Donderdagmorgen 23 juni is op de Algemene Begraafplaats in Harlingen de achtste en laatste gedenksteen ter nagedachtenis aan operatie Chastise onthuld.

De gedenksteen is geplaatst voor de bemanning van bommenwerper Lancaster AJ-K 617 die op 16 mei 1943 bij Texel werd geraakt en neer kwam in de Waddenzee. Alle zeven bemanningsleden zijn hierbij om het leven gekomen.

De burgemeester vroeg in haar toespraak aandacht voor het verleden, maar ook het heden. Voor de oorlog in de Oekraïne waar ook nu weer mannen en vrouwen slachtoffer van worden en zijn.

Hieronder vindt u de toespraak zoals gehouden door burgemeester Sjerps:

On behalf of the municipality of Harlingen a warm welcome to all our guests on this very special occasion, when we commemorate seven brave young men who died, 79 years ago, on a mission to destroy dams in Germany, our then enemy.

A very special welcome to the relatives of these audacious aviators. We are honoured to have you here as our guests and hope that you will take home with you the knowledge that these young men are not, and will not be forgotten, in the country where they fell. The plaque we will soon unveil will keep their names and lives in our memories and we will pay homage to their sacrifice, every 4th of May, our Remembrance Day.

A special welcome too, to mr Brad Duesbury from the British Embassy in The Hague. The Netherlands will always honour the friendship and solidarity the United Kingdom showed us in the dark days of World War II.

Natuurlijk ook, welkom, alle Nederlandse gasten en Harlinger geïnteresseerden. Fijn dat jullie met mij deze zeven mannen eer willen bewijzen.

And last but not least, a welcome and sincere thanks to Jan and Marielle van Dalen who, with their incessant efforts, made today’s ceremony possible.

In preparing for today’s event, I studied the pictures of these young men. As a mother of two men of about the same age as these seven soldiers, I found it heartbreaking to see their young, optimistic faces. How hard it must have been for their mothers, to say goodbye to them, not knowing whether, when or how they would see their sons again. And then, learning about their fate. Six of them, never to be found again. Only one of them, James McDowell, found, and buried in a foreign country, in our town.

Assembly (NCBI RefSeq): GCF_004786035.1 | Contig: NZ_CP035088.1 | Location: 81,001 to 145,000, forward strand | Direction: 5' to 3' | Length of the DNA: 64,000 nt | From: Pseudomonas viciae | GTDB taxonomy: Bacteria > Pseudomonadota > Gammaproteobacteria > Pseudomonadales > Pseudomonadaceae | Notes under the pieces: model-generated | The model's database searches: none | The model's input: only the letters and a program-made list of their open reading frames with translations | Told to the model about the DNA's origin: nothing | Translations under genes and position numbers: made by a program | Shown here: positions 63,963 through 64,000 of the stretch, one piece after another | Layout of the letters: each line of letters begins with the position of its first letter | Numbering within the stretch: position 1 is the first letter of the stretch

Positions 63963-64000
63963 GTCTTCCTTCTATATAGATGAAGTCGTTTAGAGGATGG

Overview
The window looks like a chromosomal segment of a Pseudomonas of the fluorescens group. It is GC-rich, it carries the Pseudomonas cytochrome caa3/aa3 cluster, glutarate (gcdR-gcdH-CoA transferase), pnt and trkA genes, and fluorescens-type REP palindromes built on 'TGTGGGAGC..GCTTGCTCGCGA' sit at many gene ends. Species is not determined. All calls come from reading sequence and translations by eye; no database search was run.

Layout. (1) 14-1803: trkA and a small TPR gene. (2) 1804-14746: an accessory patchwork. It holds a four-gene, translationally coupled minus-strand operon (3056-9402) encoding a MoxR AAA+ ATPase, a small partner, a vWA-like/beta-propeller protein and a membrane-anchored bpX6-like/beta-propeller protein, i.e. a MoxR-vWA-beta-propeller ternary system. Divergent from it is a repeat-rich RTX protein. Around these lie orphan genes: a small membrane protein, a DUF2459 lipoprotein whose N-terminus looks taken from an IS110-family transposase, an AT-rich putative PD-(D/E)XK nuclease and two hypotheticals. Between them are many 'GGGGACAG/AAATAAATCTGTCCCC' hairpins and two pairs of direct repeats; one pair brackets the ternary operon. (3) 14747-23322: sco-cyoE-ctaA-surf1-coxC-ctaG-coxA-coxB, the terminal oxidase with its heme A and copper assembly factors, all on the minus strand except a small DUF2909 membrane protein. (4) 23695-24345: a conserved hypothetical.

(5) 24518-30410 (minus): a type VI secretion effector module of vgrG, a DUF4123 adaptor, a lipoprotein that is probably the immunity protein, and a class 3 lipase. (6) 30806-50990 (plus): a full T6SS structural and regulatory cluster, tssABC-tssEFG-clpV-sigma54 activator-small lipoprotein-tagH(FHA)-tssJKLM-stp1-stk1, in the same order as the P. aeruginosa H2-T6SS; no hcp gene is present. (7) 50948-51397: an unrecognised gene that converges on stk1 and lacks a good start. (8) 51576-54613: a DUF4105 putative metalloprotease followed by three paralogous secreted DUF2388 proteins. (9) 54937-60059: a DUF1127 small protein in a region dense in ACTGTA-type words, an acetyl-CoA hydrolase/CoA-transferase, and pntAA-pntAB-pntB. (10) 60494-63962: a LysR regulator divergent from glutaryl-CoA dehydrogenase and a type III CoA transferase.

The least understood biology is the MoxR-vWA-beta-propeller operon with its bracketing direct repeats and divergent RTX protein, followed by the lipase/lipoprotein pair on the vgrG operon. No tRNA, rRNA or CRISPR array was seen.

Their lives were not lost in vain, as they helped end the Second World War and start a long period of peace and prosperity in Europe. But as we experience today, to our great regret, this period did not last long enough. Once again, there is a war going on in Europe. A war we never expected and were unable to prevent.

Too often, the lives of men and women are sacrificed for the delusional and criminal ambitions of autocrats and dictators, supported by their indoctrinated nations. The dreams and aspirations of generations shattered for the ego’s of leaders.

We will mourn the deaths of the present war another day. Today, we mourn these seven young soldiers.

Quoting Ernest Hemingway: “Every man has two deaths, when he is buried in the ground and the last time someone says his name. In some ways men can be immortal.”

Contributing to the immortality of these seven men, let me say their names:

Pilot Officer Vernon William Byers, from Star City Saskatchewan, Canada. Age 23.

Sergeant Alastair James Taylor, from Alves, Morayshire, Scotland. Age 20.

Flying Officer James Herbert Warner from Horncastle, Lincolnshire. Age 28.

Sergeant John Wilkinson from Antrobus, Cheshire. Age 21.

Pilot Officer Arthur Neville Whitaker, from Blackburn, Lancashire. Age 33.

Sergeant Charles McAllister Jarvie from Glasgow, Scotland. Age 21.

Flight Sergeant James McDowell from Glasgow, Scotland. Age 32.

May they never be forgotten.

Video van de onthulling: 

Door Clemens van der Zwet